The following is an example of a relatively complex phoenix wand. The wand maker has crafted a harmonious wand because all of its components are compatible, sharing same elemental (Fire) and phase (Light). This includes the magical creature (phoenix), a feather of which is in the wand’s core, the magical woods (cherry and maple) that form the wand’s handle and shaft, the mystical crystals (citrine, diamond, and ruby), and the mystical metal (gold). This wand is therefore a very powerful wand for casting Light fire spells.

A Relatively Complex yet Harmonious Wand

Illustration 3: A Relatively Complex yet Harmonious Wand

Wand makers have an immense number of possible choices when selecting the materials for a wand. There are 14 mystical creatures commonly used in wand making and since different parts of these creatures are used, the wand maker has 30 options for the contents of the core. There are 21 different types of woods commonly used to make wands, and since wands typically use either one or two woods, that gives 441 different options for the handle and shaft wand makers can choose. There are even more possibilities when one factors in all of the less common and downright unusual wands that can and have been made. Thus, the majority of wands do not have the same components as other wands because there are so many possibilities available to the wand maker.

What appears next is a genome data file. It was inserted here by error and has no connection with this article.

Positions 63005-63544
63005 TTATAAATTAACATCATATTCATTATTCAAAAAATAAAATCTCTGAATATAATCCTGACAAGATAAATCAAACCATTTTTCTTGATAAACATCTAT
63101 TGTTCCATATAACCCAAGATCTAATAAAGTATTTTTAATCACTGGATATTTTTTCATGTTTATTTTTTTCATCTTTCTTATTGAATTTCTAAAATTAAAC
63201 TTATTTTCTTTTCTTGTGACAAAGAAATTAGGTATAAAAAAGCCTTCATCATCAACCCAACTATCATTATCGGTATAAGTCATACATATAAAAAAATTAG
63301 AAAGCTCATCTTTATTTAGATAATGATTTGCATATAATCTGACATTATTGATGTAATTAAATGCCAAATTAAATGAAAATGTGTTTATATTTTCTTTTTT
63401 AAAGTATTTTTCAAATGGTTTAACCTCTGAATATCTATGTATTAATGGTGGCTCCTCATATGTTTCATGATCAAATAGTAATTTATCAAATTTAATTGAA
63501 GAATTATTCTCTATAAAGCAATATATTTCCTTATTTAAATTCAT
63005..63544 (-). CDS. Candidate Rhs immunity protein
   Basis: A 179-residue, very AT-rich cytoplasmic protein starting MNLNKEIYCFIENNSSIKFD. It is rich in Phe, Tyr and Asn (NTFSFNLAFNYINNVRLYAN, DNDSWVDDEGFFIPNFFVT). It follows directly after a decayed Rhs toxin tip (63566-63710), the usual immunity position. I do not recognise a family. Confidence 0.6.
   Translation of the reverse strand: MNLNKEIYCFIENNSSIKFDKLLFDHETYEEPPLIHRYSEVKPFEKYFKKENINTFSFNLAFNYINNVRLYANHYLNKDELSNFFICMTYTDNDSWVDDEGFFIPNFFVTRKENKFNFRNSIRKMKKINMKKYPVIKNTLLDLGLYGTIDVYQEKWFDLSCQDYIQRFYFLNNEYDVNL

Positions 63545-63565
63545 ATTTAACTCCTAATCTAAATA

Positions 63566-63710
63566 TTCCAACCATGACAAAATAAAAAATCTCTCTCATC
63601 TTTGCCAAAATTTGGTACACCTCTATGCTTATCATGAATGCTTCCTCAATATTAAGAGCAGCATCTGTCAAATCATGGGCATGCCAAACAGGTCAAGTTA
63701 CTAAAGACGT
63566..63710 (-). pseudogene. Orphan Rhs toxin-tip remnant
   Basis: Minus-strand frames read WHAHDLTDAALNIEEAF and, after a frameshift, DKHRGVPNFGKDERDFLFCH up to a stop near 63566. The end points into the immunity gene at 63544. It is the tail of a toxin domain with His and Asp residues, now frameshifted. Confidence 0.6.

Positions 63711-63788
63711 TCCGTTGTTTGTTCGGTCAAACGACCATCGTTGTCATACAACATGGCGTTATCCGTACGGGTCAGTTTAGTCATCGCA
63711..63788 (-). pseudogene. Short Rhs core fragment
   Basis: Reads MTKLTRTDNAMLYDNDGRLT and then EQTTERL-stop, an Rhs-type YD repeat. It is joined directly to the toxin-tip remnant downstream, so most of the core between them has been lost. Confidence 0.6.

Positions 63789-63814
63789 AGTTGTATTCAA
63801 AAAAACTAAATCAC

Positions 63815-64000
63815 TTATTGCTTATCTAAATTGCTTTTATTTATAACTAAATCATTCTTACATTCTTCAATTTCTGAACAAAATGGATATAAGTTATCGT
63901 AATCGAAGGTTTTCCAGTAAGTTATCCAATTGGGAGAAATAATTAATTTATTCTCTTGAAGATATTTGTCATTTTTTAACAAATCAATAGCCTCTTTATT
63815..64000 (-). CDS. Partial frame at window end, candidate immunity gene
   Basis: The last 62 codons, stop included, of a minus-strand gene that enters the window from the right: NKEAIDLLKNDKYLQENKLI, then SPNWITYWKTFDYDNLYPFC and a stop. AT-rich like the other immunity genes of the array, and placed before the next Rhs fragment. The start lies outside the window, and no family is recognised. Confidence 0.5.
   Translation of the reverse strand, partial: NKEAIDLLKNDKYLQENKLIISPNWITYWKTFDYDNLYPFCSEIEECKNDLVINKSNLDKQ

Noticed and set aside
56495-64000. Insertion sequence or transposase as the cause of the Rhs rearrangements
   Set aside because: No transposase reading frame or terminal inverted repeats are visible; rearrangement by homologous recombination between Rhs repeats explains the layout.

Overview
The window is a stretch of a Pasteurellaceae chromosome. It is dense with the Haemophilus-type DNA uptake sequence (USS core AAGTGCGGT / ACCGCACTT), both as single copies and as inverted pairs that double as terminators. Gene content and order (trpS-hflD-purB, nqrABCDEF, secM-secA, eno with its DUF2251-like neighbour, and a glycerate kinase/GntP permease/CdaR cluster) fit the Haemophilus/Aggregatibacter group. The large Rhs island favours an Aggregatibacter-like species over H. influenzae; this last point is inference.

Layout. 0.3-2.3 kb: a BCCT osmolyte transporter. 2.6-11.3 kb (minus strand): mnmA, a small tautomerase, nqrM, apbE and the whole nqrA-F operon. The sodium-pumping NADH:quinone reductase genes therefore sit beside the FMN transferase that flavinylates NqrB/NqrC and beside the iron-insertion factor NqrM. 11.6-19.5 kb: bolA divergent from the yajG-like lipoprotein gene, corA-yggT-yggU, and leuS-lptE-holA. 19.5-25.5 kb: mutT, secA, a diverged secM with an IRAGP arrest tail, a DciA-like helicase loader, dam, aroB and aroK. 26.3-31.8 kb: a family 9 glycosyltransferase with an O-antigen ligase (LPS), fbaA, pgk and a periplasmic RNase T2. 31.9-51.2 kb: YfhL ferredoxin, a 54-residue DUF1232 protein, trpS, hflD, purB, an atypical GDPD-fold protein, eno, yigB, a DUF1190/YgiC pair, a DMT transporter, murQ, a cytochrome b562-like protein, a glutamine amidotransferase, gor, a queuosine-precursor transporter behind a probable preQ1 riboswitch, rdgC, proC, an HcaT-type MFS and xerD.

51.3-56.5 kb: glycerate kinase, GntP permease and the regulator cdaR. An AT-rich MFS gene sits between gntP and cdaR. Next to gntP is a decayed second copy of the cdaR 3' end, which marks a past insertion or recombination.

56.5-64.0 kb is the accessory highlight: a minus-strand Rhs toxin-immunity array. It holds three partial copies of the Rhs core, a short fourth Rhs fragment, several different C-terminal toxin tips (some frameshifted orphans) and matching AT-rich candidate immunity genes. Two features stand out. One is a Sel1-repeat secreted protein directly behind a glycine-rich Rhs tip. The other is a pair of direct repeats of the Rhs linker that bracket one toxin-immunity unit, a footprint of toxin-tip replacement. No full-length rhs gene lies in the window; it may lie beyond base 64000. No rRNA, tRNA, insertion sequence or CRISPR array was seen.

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Traditional Wands Made from Branches

Another way to categorize wands is by the part of the tree that supplies the wood. Originally, all wands were made from relatively small-diameter branches that were reasonably straight at the tip. The size of such wands enabled them to fit naturally in mages’ hands and be easily pointed at the subjects of spells. As depicted in illustration 4, wands made from branches come in two basic forms: (A) relatively straight branches with minor bends due to the existence of smaller side branches and (B) branches that have a significant curve at the large end where they branched off of larger branches. Not long afterwards, wand makers began to carve wands out of bigger, thicker blocks of wood, typically cut from the trunk of the tree. Finally with the invention of the wood lathe, wand makers would turn straight blocks of wood to produce perfectly straight and round wands (see illustrations 1 and 2).

Wands Made from Small Branches

Illustration 4: Wands Made from Small Branches